Wives, 2nd Cousins, Love Children of American Soldiers: It’s Time to Weigh In On Gay Soldiers!

Well, America: Here is your chance to weigh in on Don’t Ask Don’t Tell. By America, of course, we mean only “active duty soldiers.” Oh, and their families.

We couldn’t believe it last month when we saw a letter from Air Force Sec. Michael Donley notifying servicemembers that they and their freakin’ families would soon have a chance to tell the Pentagon what they thought of the discriminatory policy. You know, because since when did the U.S. military care about the warm fuzzy feelings about its soldiers, let alone their spouses, when deciding policy that has a direct impact on national security?

But here it is. All part of Defense Sec. Robert Gates to give off the illusion of “investigating.” Reads a Defense Department release:

A new online inbox that enables servicemembers and their families to comment anonymously about the impact of a possible repeal of the “Don’t Ask, Don’t Tell” law has gone live.

The inbox will enable servicemembers and families to offer their thoughts about how a repeal of the law that prohibits gays and lesbians from openly serving in the military might affect military readiness, military effectiveness and unit cohesion, recruiting and retention, and family readiness, a defense official explained.

Defense Secretary Robert M. Gates created an intradepartment, interservice working group to conduct a fair, objective, comprehensive and dispassionate review of these issues, the official said. The online inbox is one method the group will use to systematically engage with the force and their families.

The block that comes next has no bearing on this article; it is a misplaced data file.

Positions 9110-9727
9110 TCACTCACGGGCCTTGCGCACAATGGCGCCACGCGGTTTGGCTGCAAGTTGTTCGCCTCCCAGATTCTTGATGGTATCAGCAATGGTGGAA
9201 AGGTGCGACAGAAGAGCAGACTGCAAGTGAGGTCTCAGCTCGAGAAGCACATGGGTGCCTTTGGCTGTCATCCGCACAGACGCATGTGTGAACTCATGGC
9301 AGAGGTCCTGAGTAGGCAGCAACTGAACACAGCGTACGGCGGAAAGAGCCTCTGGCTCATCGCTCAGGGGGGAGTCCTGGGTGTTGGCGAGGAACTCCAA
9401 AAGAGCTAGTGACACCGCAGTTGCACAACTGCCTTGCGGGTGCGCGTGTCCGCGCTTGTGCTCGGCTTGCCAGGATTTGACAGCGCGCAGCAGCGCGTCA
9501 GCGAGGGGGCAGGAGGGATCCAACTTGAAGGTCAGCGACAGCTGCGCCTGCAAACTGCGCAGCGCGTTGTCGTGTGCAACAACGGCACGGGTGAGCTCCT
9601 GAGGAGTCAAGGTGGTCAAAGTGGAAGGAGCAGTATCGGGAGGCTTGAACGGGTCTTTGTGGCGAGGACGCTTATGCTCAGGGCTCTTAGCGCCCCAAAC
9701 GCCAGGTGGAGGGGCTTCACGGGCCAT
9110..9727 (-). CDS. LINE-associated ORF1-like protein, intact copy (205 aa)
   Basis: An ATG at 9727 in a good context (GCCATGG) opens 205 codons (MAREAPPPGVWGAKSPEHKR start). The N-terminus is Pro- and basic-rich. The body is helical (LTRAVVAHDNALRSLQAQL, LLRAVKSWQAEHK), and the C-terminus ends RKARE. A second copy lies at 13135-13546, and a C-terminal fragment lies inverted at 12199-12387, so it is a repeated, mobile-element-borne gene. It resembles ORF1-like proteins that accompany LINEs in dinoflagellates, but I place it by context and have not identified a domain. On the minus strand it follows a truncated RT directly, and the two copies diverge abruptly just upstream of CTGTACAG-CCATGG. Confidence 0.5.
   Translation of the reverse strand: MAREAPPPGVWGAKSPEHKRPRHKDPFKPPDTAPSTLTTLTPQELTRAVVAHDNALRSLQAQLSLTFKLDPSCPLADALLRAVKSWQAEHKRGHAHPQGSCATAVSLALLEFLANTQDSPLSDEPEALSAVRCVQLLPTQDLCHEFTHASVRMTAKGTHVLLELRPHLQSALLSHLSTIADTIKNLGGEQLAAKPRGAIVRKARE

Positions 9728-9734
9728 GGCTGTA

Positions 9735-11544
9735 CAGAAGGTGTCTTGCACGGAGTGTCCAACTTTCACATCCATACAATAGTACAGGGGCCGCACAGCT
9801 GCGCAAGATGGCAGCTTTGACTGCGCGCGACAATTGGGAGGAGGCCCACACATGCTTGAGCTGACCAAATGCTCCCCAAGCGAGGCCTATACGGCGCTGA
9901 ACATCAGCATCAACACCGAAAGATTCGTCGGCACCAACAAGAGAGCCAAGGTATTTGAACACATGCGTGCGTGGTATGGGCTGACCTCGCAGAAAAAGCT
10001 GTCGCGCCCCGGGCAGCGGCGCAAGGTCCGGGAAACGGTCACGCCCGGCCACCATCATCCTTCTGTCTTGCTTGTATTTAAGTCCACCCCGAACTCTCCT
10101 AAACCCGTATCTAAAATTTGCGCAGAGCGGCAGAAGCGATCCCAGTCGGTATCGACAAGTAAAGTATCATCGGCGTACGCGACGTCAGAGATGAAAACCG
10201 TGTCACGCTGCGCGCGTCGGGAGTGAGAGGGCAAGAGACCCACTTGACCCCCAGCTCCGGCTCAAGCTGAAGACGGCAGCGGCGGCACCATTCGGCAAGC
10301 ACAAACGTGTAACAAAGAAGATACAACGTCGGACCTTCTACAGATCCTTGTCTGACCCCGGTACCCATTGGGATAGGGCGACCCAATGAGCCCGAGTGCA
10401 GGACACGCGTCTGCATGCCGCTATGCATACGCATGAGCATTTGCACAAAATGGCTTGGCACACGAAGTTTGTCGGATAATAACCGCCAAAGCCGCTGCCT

A non-Defense Department contractor will monitor comments made through the inbox and eliminate any identifiable information inadvertently submitted to ensure anonymity, the official said.

Supposedly you can access the “inbox” here, but we’ve been trying all morning and it’s offline. Like this ridiculous stunt should be.

Meanwhile, the inbox is, allegedly, “anonymous,” which means the Pentagon can’t trace back who is submitting what. (The idea that the Pentagon isn’t tracking who’s doing what on its website, however, is a whole other conspiracy theory I don’t have time for.) So how does the inbox ensure that only active duty personnel and their families are the ones contributing, and not, say, subscribers to the Family Research Council’s email list?

Or readers of Queerty?